Working Notes


The past week, up against a vacation-departure deadline, I rushed to finalize (almost) Swimming in Nebraska, and set up for myself a small screening in the little cinema hall at the university, inviting a handful of students and acquaintances to take a look so I might get a little feedback.  I needed to see it big and with a passable speaker system to check if there were any flaws not visible on the computer, and hear if the mix worked on the kind of systems with which it would most likely be seen.   There were, of course, as I always anticipate, little flaws both visually and in the mix, though I doubt most of the viewers noticed them, but it does mean on getting back I need to solve a few technical things which I don’t really understand – little scarcely visible electronic lines where two images meet – and make some modest adjustments in the mix and the timing of a few voice-over items – maybe a few day’s work.  But, overall it was clean, as it was intended, and in my view also “works” –  to say I think it draws the viewers where I want them to go, however oblique and perhaps confusing it seems for them along the way.  It is, I accept, a rather strange film, more or less demanding that most let go of their expectations and just let it happen.  The little feedback I got seemed to confirm this, though it wasn’t a fair read as the film requires rather good English comprehension and some of the audience scarcely speaks English well, so that aspect was lost to them.  Of those who could deal with the language part, it seemed to work.  But it wasn’t really a good enough audience for me to make a judgment on, which will have to wait until I can get 100 people in a room, fluent in English, and watch the reactions.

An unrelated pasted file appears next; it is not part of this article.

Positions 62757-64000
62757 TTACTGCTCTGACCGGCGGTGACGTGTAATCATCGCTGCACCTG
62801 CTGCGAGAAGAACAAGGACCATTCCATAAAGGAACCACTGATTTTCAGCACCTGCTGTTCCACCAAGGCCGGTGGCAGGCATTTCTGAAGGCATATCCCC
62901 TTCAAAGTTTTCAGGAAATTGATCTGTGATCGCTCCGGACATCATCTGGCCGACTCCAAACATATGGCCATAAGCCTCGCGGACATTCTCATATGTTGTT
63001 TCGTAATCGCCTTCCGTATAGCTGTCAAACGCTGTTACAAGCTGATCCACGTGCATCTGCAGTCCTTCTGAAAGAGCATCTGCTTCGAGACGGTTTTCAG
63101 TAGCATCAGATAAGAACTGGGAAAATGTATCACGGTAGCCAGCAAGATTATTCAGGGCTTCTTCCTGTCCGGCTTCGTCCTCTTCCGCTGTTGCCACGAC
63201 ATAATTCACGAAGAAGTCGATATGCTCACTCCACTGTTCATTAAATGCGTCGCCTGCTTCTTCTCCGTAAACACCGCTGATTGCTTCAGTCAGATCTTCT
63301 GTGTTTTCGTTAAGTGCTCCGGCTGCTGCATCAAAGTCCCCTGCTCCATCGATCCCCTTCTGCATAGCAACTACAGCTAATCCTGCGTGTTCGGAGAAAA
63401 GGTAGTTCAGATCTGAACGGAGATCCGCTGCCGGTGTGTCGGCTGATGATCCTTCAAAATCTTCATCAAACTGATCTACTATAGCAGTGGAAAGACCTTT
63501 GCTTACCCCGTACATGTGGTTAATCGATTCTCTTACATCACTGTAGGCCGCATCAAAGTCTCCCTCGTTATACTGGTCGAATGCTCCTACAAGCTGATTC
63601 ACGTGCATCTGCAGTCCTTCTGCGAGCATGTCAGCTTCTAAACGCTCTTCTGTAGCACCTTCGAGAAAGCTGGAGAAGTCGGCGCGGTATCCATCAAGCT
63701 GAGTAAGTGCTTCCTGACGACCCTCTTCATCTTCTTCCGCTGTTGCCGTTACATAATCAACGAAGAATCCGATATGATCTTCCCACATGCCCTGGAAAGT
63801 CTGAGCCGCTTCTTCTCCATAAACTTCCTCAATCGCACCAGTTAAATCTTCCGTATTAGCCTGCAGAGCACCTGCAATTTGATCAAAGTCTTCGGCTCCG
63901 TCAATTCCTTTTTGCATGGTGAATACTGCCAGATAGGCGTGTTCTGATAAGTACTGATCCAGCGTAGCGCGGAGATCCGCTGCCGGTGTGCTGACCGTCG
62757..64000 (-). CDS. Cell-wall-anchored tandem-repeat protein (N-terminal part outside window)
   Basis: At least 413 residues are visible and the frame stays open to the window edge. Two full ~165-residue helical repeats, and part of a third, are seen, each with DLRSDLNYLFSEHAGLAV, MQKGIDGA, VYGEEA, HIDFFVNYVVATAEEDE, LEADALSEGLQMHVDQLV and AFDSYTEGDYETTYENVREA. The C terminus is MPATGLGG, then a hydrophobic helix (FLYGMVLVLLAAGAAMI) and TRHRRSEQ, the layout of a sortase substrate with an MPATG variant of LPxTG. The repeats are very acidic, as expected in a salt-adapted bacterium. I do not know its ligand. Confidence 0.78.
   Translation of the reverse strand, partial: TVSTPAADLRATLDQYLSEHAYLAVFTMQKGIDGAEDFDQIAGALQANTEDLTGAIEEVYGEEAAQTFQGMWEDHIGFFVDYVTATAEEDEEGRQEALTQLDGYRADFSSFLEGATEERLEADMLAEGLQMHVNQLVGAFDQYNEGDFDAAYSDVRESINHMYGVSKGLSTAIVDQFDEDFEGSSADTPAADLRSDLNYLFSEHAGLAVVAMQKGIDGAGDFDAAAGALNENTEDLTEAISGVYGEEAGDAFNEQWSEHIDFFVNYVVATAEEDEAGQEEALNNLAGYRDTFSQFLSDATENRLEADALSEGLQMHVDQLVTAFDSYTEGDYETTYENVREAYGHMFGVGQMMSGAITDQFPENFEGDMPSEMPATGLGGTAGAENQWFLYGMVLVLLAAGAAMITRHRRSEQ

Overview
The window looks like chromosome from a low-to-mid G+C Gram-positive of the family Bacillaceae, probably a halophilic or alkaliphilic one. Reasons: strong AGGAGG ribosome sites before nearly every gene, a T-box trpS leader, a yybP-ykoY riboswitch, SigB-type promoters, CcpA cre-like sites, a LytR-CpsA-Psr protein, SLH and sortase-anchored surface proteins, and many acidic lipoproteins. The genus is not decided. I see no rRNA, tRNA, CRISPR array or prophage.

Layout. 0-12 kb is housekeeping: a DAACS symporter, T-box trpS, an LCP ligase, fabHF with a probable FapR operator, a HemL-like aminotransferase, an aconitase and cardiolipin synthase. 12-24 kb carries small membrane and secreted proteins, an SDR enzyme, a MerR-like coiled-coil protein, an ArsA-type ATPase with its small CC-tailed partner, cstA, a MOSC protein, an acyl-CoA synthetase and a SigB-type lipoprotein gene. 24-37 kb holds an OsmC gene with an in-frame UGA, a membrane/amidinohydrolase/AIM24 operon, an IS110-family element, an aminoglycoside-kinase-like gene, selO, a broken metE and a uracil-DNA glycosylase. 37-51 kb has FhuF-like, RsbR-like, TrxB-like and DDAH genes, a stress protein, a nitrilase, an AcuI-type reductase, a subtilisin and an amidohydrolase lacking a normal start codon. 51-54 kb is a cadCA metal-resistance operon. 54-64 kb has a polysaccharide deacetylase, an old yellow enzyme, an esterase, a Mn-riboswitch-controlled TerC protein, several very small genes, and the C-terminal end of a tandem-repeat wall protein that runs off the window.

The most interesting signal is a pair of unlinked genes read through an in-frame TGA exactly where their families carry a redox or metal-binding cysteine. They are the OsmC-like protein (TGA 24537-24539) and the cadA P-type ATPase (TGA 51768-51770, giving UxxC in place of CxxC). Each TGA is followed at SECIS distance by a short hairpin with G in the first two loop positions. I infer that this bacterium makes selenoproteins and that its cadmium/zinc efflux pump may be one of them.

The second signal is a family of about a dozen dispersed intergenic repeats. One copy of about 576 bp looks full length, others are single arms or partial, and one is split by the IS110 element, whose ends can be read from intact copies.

Swimming was somewhat typical for me – an elaborate home-movie done with friends, with, in this case very unclear thoughts, no narrative, and only the vaguest of notions of what it might be about while I was doing the shooting – back in 2007 in Lincoln.  That notion was to make an indirect critique of the people who sneeringly inquire what one is doing in Nebraska, a place where “there’s nothing” – flat boring landscape with flat boring people.  People who normally have never been there, or might have glanced at it from 35,000 ft or seen it whiz by on the gray strip of Interstate 80 where more or less everything looks the same as they head to the Rockies or further west.  People who are too hip and urban and urbane to see anything if they are there; people who think in clichés but imagine themselves too smart to be bothered by the Nebraska’s or Kansas’ of this world – people who live in New York or Los Angeles or Paris or London or Berlin and think those bland places of the hinterland are “provincial.”  People who in my view are the most provincial of all, unable to see beyond the horizons of whatever cultural vortex in which they live.  Swimming was meant to be my retort.


Whether that’s what came out, I can’t say, but I don’t really think so.  Rather, I fumbled along, trying to make some sense out of the somewhat simple sequences I’d shot over the time in Lincoln – of Marjorie Mikasen painting, her husband Mark Griep, a teacher of organic chemistry at UNL, doing a variant of one of his teaching ploys involving Elvis, and in another explaining the basics of chemical reactions, and Bill Wehrbein, a physics teacher at another university in Lincoln teaching very rudimentary things to a class full of kids, and Bill again singing in his choir, and on his bicycle, and last but not least, some long tracking shots of the fabled flat nothing of Nebraska. It took three years of working with this material, editing, doing some rather complex (at least for me) video graphics to dig something deeper out of it, and then slowly, intuitively finding an order and an orchestration of it.